Wednesday, June 22, 2016
Friday, June 17, 2016
Had anyone else written The Fireman, I'd be tempted to compare it to Stephen King. We have an implausible global disaster treated as if real, tight focus on a decent and resourceful group of survivors, even a New England setting. It's a comparison I fought against making because it isn't, in the end, fair. King is King and Hill is Hill, as obvious as it is that the former influenced the latter in as many ways as possible. For the nonce, let's set comparisons aside and talk about the novel itself. Expect minor spoilers herein, but not too much to preclude your enjoyment of the book when you choose to read it (and you should. Trust me on this).
The disaster in The Fireman comes in the shape of a mysterious disease called "Dragonscale". It manifests itself in patters of black markings on a victim's skin and is perfectly harmless - with the exception of causing those infected to literally burst into flame. Our first brush with the disease comes through the eyes of Harper Grayson, a Disney-quoting elementary school nurse. Some of my favorite parts of the early chapters deal with the relationship between Harper and her husband, Jakob. Jakob is smart. He's intellectual. He's charming. His talents range from the ability to ride a unicycle to being really good at sex. However, the more we see of him the more we see an underlying self-centered-ness, a pettiness, a nastiness. When the school in which Harper works closes indefinitely due to the 'scale crisis and Harper is pressed into service at a hospital, it becomes clear that Jakon sees her patients with a pitying disdain rather than compassion. I wish we'd lingered a bit more on the positive side of the marriage before learning that it was a false-front, but learn we do and in a shocking and impactful way. Jakob can be read as every man with a feeling of entitlement, not as much intellect as he thinks he has, and a bitter disappointment with his lot in life. As civilization falls, so too does the veneer of civility Jakob has built around his rotten inner core. The horror in reading this book is not the image of a person bursting into flame: it's that we all know too many Jakobs, and that Hill is showing us what they are like inside.
One of my favorite kinds of moments in any fantastic novel is the moment in which what you think you knew proves to be wrong. We soon meet John Rockwood, the titular Fireman, a conflicted hero with a tragic past and a maddening tendency to set himself apart and attempt to be mysterious. Rockwood has found a way to control the dragonscale, not only avoiding self-immolation but even gaining control over fire itself, using it as a weapon or a tool. The entire middle third of the book takes place in a sort of hidden commune in which a small but growing infected population hides from the roving quarantine patrols who seek to eradicate the disease at gunpoint. It's little surprise to see Jakob reemerge with one of them.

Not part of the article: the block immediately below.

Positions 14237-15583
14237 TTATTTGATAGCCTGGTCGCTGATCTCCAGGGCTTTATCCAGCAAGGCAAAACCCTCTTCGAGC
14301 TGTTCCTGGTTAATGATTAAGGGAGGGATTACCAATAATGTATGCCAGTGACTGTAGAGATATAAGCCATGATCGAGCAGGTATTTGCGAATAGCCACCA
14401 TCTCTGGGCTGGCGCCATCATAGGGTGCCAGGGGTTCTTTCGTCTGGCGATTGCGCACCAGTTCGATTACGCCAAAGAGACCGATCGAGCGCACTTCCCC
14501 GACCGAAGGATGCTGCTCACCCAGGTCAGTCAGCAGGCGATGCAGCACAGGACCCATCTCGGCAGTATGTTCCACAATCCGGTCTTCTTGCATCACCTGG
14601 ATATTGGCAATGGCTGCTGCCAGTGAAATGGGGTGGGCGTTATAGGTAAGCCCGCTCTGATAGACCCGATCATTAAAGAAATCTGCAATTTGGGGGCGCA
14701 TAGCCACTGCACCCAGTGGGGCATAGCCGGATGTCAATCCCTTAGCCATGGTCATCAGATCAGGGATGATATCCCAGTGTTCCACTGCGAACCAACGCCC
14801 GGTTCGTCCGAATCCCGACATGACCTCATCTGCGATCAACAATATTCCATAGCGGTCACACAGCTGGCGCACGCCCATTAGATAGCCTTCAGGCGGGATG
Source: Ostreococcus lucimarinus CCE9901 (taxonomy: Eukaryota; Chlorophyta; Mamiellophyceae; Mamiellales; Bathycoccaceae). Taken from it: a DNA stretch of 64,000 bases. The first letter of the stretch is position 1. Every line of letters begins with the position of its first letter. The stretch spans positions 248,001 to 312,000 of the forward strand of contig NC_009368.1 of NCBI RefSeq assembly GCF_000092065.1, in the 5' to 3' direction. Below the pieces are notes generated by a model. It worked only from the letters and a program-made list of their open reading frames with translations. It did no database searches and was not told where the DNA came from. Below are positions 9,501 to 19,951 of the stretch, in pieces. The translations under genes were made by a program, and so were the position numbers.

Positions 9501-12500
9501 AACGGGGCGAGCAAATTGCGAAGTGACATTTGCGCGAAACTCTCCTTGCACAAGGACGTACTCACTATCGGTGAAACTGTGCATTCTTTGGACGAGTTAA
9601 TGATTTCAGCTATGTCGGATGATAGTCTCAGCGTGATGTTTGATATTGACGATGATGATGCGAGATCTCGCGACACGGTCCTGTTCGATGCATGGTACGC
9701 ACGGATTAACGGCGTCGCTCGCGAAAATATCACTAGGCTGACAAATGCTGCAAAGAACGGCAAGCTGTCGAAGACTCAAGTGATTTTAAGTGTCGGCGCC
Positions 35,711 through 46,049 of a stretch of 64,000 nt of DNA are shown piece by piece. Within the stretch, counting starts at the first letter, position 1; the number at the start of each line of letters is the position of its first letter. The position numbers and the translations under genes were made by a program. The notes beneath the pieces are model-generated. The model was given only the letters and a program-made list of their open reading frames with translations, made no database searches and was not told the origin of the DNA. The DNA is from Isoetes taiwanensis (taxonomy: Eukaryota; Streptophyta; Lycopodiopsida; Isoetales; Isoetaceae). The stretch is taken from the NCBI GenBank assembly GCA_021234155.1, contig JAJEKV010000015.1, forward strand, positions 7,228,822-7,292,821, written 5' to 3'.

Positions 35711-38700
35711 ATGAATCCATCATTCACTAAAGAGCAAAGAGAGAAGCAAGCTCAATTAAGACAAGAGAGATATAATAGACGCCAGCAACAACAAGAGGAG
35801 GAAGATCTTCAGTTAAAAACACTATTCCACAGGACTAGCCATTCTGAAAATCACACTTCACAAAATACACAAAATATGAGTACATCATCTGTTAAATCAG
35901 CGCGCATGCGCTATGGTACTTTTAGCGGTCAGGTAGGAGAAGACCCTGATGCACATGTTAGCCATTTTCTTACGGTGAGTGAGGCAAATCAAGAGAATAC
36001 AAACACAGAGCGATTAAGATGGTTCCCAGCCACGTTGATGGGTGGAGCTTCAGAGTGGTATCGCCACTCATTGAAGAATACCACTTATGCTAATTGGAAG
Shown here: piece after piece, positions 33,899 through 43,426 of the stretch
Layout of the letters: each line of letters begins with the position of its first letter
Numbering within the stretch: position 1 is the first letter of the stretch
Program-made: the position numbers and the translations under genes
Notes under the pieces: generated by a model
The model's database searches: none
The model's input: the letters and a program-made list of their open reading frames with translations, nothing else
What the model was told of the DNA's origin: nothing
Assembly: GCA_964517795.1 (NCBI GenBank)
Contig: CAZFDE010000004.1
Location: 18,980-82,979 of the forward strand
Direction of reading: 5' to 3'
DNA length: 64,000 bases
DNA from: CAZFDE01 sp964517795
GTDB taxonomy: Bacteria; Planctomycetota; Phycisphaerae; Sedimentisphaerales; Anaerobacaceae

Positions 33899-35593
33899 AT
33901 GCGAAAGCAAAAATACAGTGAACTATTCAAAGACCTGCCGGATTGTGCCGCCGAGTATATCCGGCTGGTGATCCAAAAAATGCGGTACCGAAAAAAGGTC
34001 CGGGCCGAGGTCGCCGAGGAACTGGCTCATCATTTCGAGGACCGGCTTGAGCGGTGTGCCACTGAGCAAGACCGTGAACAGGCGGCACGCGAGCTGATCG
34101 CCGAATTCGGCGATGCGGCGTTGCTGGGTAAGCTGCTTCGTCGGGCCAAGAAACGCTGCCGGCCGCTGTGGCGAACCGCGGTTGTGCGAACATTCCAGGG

I'll make a note here on language: Hill does a terrific job working ways of referring to the new infestation into the book's dialog. The quarantine patrols sometimes call themselves (and are called) cremation crews, and refer to the infected as "burners". A bargain-basement talk-radio host gives himself the moniker "Marlborough Man" because he's smoked so many burners. These are lovely touches which add to the feeling of immersion.
We also had an odd, seemingly out of left field reference to Martha Quinn, rumored to be a leaderof a safe space for the infected. Martha Quinn became an unlikely symbol through much of the book, and a source of hope. As a child of the 1980s, I found the inclusion of a literal voice from our collective past to be a tiny delight.
Anyway, the book is about how people deal with the crisis rather than the crisis itself. We have the Camp Wyndham community dealing with the threat of cremation squads. The uninfected dealing with the fear of infection. Everyone fearing fire. There are breakdowns in social order and, while there are villains, it isn't the villains which most interested - or most chilled me. It was the all-too-real way seemingly decent and reasonable people would follow them, and how quickly a community can slide from communal love to communal hatred. The book is at its best at those points. I do wish, as I said, that we'd had a tiny bit more of Jakob toward the beginning and, to be honest, a tiny bit less toward the end. His constant reappearance made absolute thematic sense, but ultimately veered into horror-fiction cliche territory.
And there's one moment in which we see a communal act of kindness toward those infected, only to see it subverted into something else. THis is a part about which I thought for a long time. Did the people know the real result of their charity? Were they deliberately fooling themselves? Did they fail morally in giving from a distance, and not following up? Or were they simply doing the best they thought they could? It was a nice, poignant, and ambiguous moment.
Comparison time again: I've stated in the past that I see an unsavory message in the works of HP Lovecraft in that his central theme - fear of the other - is a mirror of and metaphor for his racism. In one discussion on the topic, someone asked me if that is part and parcel of horror fiction in general. Clearly in my mind - and I suspect in Hill's - it is not. The horror in The Fireman was not the Dragonscale, was not even the fear of self-immolation. It was the moment that a seemingly loving husband showed us the monster within. It's the moment that a community of survivors let fear and anger twisted it into something ugly.
Horror isn't fear of the other; it's fear of ourselves, and what can let ourselves become in moments of fear as we fight for our own protection.
This book is horror. And it's good horror. I strongly recommend that you go read it.